Death penalty: Support systems and the survivors

Cheong Wey Jin & Wong Kai Hui

Modified 18 Apr 2019, 4:24 am

SPECIAL REPORT | Justice for victims of the crimes and their families is one of the strong arguments for the death penalty proponents to retain capital punishment.

However, is an eye for an eye an adequate punishment or is it just an easier way to pursue justice, compared to rectifying the defects in our current justice system?

The previous articles in this series reflected the frontline voices of criminal system practitioners. Some remained in support of capital punishment because they believed the system provided sufficient safeguards to avoid a miscarriage of justice. However, others called the system into question.

Either way, how should we justify justice for the victims of crime and their families once the death penalty is removed? Can we provide sufficient support systems for them? What are the support systems needed? These are important questions that need to be dealt with, including by those who advocate the abolition of the death sentence.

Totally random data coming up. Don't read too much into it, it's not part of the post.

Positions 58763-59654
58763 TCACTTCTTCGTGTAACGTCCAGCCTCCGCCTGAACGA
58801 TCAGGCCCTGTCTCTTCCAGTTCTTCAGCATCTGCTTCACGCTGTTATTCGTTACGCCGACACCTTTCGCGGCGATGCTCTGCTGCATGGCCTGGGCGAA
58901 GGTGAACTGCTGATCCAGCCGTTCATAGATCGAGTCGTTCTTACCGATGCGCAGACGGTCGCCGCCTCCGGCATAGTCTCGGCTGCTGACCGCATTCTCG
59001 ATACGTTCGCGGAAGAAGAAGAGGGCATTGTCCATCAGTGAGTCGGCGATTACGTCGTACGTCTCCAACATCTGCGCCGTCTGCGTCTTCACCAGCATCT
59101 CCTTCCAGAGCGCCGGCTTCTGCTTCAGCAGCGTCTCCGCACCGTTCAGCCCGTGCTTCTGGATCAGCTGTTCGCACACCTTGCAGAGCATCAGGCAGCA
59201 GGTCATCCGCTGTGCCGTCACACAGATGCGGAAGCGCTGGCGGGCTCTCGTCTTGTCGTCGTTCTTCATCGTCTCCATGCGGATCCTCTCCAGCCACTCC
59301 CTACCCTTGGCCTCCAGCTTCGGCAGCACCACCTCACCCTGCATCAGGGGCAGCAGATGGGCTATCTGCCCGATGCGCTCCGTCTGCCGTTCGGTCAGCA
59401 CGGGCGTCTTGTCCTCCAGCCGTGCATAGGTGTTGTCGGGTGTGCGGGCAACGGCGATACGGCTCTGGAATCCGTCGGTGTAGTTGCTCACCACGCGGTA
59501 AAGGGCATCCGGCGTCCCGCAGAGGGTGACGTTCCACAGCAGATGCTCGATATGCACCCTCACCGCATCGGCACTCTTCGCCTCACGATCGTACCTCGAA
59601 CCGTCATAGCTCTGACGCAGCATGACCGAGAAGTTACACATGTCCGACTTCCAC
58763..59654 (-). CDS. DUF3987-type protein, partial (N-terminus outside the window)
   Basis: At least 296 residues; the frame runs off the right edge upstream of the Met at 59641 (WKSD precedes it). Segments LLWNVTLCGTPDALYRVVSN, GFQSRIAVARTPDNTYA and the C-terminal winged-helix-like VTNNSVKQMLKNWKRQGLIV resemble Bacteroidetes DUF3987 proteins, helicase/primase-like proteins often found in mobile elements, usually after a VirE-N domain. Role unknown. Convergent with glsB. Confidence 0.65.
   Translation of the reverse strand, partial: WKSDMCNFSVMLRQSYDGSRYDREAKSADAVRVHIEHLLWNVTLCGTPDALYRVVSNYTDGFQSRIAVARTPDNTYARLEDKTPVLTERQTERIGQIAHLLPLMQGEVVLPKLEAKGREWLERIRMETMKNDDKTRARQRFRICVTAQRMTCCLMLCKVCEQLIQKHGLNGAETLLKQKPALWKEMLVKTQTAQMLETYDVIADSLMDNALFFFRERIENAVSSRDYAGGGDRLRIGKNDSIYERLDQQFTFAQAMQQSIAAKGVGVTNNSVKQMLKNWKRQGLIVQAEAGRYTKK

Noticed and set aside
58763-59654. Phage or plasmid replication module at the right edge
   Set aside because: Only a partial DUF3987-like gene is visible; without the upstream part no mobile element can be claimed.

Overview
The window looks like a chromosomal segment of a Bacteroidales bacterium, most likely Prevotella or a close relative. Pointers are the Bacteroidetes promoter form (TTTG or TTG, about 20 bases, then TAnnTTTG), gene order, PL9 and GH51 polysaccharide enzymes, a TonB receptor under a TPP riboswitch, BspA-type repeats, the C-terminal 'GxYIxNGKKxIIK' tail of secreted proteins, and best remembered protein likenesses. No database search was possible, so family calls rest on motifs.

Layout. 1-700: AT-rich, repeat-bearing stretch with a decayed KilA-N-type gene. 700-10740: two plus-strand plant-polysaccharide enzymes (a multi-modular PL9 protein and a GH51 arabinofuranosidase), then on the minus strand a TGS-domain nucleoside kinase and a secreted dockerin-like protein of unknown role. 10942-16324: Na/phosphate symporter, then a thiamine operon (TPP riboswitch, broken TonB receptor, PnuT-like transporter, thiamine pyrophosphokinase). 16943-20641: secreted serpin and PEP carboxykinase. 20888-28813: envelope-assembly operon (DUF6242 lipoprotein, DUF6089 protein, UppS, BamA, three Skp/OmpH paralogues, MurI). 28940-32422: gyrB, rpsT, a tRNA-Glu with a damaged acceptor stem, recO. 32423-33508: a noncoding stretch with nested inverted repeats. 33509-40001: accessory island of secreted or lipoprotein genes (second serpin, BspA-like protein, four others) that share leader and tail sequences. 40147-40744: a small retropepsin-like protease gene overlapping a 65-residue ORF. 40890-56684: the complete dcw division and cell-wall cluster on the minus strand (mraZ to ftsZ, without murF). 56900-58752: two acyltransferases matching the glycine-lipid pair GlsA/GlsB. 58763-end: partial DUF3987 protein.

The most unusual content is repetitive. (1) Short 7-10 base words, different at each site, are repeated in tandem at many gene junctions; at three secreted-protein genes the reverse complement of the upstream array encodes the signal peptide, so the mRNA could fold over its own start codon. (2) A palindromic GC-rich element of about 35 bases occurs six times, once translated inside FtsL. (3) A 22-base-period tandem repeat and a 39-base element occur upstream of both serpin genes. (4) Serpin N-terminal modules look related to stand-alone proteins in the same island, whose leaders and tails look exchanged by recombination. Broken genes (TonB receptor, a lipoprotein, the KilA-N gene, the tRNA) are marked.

Amnesty International-Malaysia (AI-M) has been actively involved in the death penalty abolition movement for a few decades. In 2010, along with other activists, it campaigned for a Malaysian drug trafficker placed on Singapore's death row, Yong Vui Keong, to be spared the gallows. After a four-year struggle, his sentence was commuted to life imprisonment...

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